Videoscreenings: TROMARAMA

Film program
2/10 2010 
Museumsquartier / Videolounge

Serigala Militia, 2006
Stop-motion animation with 402 individually crafted block prints
4 minutes 22 seconds
Music: Seringai
Original in the Mori Art Museum, Tokyo (Japan)

Ting*, 2008
Stop-motion animation with several hundred porcelain vessels
3 minutes 2 seconds
Music: Bagus Pandega
© Tromarama for both works

The artistic trio Tromarama uses different media such as woodcut, photography, photo copying, collage, embroidery, painting and drawing for their stop-motion animations. Stop-motion is a film technique which uses immobile objects to create an animation. It is applied for animated cartoons, but also for special effects in live-action films. The technique was already known in the 19th century, and was still applied until the 1980s in such movies as Terminator and Star Wars. Although the film industry uses digital technology today, the stop-motion technique, more than ever, has great appeal with art and its spectators. On the one hand, the “imperfect” illusion of a fluent sequence of pictures instantly reminds us that the history of photography and that of film are very closely linked. On the other hand, the technique, by stringing together single pictures, remains, depending on which material one uses ? wood and porcelain in our case ?, the only possibility to animate inanimate objects.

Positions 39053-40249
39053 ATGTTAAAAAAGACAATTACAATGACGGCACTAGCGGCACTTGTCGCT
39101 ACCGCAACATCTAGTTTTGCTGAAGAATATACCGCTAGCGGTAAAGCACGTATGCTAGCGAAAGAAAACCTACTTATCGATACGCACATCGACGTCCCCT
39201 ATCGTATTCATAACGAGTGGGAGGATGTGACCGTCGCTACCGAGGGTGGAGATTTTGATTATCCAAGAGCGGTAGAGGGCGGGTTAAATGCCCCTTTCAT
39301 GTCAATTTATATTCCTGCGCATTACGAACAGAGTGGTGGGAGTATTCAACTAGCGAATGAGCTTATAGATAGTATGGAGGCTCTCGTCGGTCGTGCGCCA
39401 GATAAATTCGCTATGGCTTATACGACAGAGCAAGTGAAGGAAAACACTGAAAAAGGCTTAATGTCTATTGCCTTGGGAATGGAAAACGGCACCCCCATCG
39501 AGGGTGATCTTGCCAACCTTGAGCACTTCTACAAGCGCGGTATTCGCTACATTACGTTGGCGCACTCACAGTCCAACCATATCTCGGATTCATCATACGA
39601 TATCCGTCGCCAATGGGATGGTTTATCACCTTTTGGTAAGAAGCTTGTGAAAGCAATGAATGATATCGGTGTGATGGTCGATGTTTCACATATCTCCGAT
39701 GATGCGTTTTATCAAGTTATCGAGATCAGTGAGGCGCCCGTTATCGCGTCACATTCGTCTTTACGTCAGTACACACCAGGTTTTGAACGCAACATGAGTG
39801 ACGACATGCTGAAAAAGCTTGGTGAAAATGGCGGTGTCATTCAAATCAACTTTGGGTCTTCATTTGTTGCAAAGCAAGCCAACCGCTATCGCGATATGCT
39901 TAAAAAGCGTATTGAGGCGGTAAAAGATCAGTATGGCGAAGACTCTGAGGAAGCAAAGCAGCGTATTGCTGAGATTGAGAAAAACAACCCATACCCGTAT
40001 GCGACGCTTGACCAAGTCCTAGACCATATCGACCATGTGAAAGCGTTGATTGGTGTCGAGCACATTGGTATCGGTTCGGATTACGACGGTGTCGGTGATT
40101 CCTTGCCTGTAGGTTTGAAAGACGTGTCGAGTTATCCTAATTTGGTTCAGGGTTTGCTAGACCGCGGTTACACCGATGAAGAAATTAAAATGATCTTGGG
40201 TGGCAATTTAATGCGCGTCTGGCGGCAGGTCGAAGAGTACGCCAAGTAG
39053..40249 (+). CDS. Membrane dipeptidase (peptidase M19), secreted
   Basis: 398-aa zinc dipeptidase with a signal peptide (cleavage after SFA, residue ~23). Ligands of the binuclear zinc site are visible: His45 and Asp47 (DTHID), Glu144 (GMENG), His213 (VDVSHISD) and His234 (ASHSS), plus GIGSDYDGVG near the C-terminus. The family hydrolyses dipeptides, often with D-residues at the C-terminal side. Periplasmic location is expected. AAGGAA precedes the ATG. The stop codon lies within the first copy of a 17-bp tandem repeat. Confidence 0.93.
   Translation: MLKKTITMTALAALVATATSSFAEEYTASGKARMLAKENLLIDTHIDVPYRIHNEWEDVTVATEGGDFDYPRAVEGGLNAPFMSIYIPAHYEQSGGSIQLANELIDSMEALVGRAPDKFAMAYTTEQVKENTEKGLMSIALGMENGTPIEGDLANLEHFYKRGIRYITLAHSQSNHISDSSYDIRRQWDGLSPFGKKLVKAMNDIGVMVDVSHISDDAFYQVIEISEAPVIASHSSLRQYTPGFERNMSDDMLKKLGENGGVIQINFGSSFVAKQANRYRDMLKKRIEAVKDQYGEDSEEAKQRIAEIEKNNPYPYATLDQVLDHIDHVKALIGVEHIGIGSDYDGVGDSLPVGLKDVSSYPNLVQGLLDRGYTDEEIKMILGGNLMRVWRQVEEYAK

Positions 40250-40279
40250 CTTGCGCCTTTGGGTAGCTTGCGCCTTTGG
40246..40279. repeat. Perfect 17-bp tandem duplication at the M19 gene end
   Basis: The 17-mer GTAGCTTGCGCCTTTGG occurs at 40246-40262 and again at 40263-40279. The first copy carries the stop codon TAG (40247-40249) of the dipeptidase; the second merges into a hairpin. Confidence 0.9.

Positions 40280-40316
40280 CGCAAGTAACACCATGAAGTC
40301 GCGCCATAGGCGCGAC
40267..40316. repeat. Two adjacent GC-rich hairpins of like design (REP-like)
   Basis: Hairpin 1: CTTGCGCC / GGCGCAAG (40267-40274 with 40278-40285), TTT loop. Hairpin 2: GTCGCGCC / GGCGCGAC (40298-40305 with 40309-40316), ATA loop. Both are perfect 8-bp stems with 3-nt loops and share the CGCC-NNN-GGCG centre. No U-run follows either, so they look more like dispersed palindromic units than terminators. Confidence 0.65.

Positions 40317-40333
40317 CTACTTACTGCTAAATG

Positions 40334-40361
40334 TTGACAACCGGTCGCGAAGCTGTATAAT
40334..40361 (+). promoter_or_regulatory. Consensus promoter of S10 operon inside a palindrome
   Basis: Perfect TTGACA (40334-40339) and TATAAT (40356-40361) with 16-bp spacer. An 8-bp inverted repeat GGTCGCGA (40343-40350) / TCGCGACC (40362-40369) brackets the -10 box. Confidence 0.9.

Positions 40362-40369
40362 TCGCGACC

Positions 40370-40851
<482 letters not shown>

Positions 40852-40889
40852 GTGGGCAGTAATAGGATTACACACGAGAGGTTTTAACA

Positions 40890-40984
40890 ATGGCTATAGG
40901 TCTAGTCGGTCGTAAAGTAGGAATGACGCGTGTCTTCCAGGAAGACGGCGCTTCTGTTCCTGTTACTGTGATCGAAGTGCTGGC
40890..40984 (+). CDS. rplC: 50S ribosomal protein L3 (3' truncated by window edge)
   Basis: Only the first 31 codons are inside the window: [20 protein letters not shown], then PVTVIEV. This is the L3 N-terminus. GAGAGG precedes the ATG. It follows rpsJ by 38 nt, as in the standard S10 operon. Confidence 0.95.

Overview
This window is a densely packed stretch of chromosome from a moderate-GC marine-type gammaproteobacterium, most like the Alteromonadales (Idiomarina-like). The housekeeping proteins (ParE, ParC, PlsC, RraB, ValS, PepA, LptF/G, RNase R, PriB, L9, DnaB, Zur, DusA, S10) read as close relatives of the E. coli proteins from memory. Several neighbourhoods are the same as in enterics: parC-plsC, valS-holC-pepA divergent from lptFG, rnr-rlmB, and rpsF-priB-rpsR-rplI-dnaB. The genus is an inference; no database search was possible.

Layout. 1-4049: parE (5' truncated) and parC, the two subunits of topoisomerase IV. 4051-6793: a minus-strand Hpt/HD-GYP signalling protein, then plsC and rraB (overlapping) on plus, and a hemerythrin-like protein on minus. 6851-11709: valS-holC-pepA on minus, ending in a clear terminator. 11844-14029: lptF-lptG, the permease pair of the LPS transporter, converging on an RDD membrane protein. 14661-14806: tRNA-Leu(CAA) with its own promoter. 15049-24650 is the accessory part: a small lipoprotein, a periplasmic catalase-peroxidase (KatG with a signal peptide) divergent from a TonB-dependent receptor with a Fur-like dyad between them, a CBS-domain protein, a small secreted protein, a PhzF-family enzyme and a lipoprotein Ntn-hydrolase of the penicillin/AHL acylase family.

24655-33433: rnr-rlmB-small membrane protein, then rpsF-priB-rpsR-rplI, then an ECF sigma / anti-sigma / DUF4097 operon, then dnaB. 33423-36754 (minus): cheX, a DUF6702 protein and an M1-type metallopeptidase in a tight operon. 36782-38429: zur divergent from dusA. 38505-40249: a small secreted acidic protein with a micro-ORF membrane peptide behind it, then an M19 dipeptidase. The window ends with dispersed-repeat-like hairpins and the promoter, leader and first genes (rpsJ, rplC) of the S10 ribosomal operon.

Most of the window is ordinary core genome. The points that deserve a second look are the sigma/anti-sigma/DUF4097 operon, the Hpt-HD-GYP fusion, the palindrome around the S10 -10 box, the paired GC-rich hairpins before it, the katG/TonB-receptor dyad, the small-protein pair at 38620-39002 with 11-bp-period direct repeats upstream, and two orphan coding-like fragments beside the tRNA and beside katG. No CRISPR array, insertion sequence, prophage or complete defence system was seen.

Serigala Militia (2006) was created as a music video for the metal band Seringai, which is very popular in the scene. One can view the video as a reinterpretation of the block printing technique because, while the art of block printing usually only presents the sheet as the result of an elaborate process of carving and printing, this animation actually allows us to view the processed and blackened printing plates. In combination with the raw music, the processing of the notched and engraved wood becomes perceptible in a playful way. In Ting* (2008) Tromarama distance themselves from the typical music video. The unique story it presents is about porcelain tableware, such as cups, plates and jars, which have become sick of their shadowy existence in the cupboard. In perfect synchronisation, Bagus Pandega underlines the scene with the resonating sound of vessels filled with different amounts of water ? as if the escaped tableware were speaking to us through the autumn leaves with clear and bright sounds in a call for freedom.

The artistic collective Tromarama, founded in 2004, consists of Febie Babyrose (born in 1985 in Jakarta, Indonesia), Herbert Hans Maruli (born in 1984 in Jakarta) and Ruddy Alexander Hatumena (born in 1984 in Bahrain). The young artists have had exhibitions, amongst other places, in Philadelphia, Singapore and Tokyo, and will be represented with up-coming projects in exhibitions and film festivals in Tel Aviv, Tallinn and Melbourne. (Cathérine Hug, trans. Gregory Siegl)